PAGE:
• 5 quick cyber security tips for home working

The COVID-19 coronavirus pandemic has presented cyber criminals with the ideal environment to thrive, capitalising on the anxiety, good-will, and sense of emergency, of individuals and businesses alike.
 

Additionally, the rapid and unplanned uptake of home working has undoubtably created more opportunity for criminals in the rush to keep organisations up and running, for example, old or user-owned devices being utilised that may not have up-to-date software.

We recommend attending one of our webinars about how to keep data secure during home working for a deeper look at the security issues you need to consider, and how to tackle them.

 

In the meantime, here are five things you can do right now to improve your security:
 

1. Review your password policy; reinterate it to your users

Your Group Policy likely already mandates regular password updates, minimum length, including a mix of numbers, letters and symbols which should prevent such classic password fails such as ‘123456’ or ‘password123’; if you haven’t got these in place, start there.

Even with this policy in place users often still choose a simple, obvious, or regularly used password because they’re afraid of forgetting something more complex. To help them out, you need to remind them why it’s important and give them some methods to choose a password memorable to them, but hard to guess. There’s some tips about generating strong passwords at the end of this article.

Additional steps include reminding users to not write passwords down or share them with others and making sure that your organisation’s security policy documents are up-to-date so users are clear that these are rules rather than requests.
 

​2. Turn on multi-factor authentication (MFA)

Compromised credentials are a common way to access networks remotely, and because the user activity seems normal, it may take a while to realise that you have a breach. MFA adds an additional layer of authentication to prevent this happening by combining the user’s password with another form of verification, which includes things like codes sent via SMS, and facial recognition.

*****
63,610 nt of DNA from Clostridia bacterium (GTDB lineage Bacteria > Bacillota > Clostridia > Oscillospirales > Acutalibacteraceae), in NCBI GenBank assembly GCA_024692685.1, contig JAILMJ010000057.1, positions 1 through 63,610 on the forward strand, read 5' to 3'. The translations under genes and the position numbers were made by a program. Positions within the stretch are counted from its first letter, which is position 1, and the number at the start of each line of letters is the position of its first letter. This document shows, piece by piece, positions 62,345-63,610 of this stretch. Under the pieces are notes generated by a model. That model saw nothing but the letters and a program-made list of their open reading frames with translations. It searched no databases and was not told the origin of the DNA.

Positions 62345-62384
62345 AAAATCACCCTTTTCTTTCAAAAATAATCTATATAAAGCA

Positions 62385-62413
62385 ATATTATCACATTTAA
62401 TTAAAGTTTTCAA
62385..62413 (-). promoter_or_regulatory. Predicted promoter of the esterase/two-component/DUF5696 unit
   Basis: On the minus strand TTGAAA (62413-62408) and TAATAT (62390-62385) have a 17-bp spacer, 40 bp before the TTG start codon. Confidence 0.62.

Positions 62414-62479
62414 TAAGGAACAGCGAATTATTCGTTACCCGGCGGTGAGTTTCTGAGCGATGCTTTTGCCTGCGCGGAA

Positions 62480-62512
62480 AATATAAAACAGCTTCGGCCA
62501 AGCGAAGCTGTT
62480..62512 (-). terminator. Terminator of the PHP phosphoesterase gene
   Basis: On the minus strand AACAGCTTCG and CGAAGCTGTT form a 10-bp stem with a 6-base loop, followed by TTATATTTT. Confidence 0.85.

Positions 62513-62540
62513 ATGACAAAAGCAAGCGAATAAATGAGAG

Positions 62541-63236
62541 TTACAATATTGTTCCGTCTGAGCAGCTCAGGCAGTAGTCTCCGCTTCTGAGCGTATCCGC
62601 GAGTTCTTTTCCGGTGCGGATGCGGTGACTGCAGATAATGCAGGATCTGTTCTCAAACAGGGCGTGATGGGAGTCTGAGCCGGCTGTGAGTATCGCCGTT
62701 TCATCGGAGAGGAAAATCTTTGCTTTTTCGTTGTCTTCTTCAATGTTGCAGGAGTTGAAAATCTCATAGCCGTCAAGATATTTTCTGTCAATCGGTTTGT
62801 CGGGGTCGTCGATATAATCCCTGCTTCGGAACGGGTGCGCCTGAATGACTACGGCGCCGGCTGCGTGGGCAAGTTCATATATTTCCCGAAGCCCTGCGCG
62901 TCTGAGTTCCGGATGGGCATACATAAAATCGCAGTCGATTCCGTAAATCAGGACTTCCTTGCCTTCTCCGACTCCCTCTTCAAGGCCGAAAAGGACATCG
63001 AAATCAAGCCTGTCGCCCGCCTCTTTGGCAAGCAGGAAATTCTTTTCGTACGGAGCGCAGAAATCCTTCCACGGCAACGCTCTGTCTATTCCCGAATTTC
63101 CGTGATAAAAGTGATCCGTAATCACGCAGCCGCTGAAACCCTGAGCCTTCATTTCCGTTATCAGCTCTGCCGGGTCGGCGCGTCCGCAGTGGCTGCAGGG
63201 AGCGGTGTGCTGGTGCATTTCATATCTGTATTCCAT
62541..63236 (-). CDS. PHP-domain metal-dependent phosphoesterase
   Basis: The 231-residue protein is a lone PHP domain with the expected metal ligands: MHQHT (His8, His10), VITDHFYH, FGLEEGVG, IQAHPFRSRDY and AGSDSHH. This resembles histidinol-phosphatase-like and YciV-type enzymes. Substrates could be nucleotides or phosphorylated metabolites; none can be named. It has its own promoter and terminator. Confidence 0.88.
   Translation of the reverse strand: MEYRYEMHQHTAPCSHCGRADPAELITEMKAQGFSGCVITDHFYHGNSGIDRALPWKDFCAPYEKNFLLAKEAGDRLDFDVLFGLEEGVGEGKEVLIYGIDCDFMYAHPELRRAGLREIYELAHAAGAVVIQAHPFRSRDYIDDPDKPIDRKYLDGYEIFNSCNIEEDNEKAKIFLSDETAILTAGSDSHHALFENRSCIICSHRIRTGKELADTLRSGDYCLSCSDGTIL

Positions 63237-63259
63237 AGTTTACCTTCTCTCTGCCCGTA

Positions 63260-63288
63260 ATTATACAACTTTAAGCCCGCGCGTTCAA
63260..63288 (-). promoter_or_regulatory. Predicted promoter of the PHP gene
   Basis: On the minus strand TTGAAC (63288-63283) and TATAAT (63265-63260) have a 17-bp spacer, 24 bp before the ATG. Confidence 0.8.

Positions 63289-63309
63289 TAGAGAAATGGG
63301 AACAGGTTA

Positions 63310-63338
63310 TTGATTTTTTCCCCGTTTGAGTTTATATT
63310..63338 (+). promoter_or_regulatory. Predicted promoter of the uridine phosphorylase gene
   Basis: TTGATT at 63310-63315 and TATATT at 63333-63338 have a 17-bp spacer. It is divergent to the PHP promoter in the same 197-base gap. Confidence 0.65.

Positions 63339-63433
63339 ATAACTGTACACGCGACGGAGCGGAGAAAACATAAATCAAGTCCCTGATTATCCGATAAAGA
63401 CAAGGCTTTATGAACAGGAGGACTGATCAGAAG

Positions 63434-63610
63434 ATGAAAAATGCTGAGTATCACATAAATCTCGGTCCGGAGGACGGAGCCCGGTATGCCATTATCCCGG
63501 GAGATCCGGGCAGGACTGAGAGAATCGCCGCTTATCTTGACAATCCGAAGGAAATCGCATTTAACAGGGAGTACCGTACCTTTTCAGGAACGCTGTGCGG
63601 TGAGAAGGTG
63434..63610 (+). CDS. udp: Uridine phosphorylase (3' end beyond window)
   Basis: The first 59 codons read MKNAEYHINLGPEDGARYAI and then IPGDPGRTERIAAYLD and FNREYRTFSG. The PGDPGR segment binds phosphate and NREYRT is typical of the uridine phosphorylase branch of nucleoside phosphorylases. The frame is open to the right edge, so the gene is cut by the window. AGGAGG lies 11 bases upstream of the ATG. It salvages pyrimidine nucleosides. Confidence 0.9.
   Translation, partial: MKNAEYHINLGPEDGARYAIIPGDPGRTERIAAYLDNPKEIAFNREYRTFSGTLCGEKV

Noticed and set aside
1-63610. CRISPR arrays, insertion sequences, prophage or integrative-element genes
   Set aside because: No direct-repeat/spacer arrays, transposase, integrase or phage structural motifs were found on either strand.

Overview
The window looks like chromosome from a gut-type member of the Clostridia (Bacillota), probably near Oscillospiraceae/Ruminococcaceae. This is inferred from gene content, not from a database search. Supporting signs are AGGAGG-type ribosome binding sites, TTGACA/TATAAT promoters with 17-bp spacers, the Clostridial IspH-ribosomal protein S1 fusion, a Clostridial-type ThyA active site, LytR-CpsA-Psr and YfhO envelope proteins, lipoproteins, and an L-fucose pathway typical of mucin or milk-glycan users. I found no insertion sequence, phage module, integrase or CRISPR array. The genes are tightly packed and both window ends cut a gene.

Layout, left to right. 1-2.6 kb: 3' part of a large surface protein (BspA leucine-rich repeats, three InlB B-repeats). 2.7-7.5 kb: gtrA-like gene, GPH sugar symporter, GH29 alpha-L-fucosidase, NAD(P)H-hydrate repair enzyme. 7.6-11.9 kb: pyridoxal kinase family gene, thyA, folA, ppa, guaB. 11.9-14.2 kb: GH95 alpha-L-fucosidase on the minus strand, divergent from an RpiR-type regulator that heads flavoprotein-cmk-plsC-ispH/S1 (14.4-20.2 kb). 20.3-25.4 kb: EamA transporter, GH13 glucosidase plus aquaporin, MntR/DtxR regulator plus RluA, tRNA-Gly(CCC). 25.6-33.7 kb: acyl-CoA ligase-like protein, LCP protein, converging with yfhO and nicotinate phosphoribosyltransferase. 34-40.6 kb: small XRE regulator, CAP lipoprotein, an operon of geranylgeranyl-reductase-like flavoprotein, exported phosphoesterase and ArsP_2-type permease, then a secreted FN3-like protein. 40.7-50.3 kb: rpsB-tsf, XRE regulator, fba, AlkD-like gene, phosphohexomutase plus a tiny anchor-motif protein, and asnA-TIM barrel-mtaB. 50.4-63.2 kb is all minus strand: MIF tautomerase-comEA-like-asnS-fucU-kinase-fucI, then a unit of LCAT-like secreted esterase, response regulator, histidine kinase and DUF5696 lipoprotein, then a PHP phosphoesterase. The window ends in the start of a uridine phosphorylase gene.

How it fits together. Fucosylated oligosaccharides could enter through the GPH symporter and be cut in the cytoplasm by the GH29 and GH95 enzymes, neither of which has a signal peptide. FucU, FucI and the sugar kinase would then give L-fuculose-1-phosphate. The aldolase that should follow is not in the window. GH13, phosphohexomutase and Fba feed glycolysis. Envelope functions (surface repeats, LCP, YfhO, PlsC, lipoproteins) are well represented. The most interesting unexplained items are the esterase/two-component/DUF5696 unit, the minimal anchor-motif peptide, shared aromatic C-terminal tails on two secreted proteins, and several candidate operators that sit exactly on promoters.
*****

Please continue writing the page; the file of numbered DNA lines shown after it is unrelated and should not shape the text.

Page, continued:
Many organisations will already have the functionality available and just need to ensure this is set-up correctly. For example, MFA is included with Microsoft accounts and if you’re using Windows Hello for Business, then you’re already using two-factor authentication.

Whilst this might make logging into a new device take a little longer for your end users, it’s a quick and effective way to reduce the risk of unauthorised access to your network.
 

3. Ensure personal devices being used for home working are secured.

A lack of availability of laptops has meant many workers accessing networks from home using their own devices and equipment. It’s important to check that all devices used for work purposes are using up-to-date OS, are patched, and have a sufficient level of anti-virus running.

Remind users not to connect to unsecure open or free networks to access the internet, and make sure that their WiFi router’s default password has been changed to something secure. You may need to give some instructions or even get your support team to talk them through this.
 

4. Back up your data

Cyber attack, human error, damage to hardware – there are many ways to lose data, and businesses regularly do. This impacts your ability to work, your credibility and may even put you in breach of data protection regulations. But the right back-up solution can get you back to work quickly, even when faced with a ransomware attack.

Whilst many still rely on backing up to hardware, increasingly organisations are shifting critical back-ups to the cloud which offers a number cost, scale, security and access benefits. And you can put this in place pretty quickly too. Considering back-up and recovery solutions but not sure which option would be best? We’ve pulled together a comparison of traditional vs non-traditional disaster recovery to help you make a decision quickly.
 

5. Provide ongoing comms & support around security to users

Cyber attack attempts are on the increase, with criminals targeting your users to find a way to breach your network. Your users are your first line of defence, so give them a heads up about what to be on the lookout for; send some examples of suspicious emails and activity, and give them clear guidance about what to do and who they can contact about anything suspect.

Make sure that managers are aware of the correct processes, highlighting the key areas for them to keep an eye on e.g. using company file sharing, software and tools, rather than sharing via email or less secure channels outside your network.
 

For more in-depth cyber security guidance, including threat overview, key stats, as well as the solutions and approaches you can take to become more secure, request a copy of our ultimate guide to cyber security via the form on the right.
 

You may also be interested in: How to make your data more secure: Classify it



 

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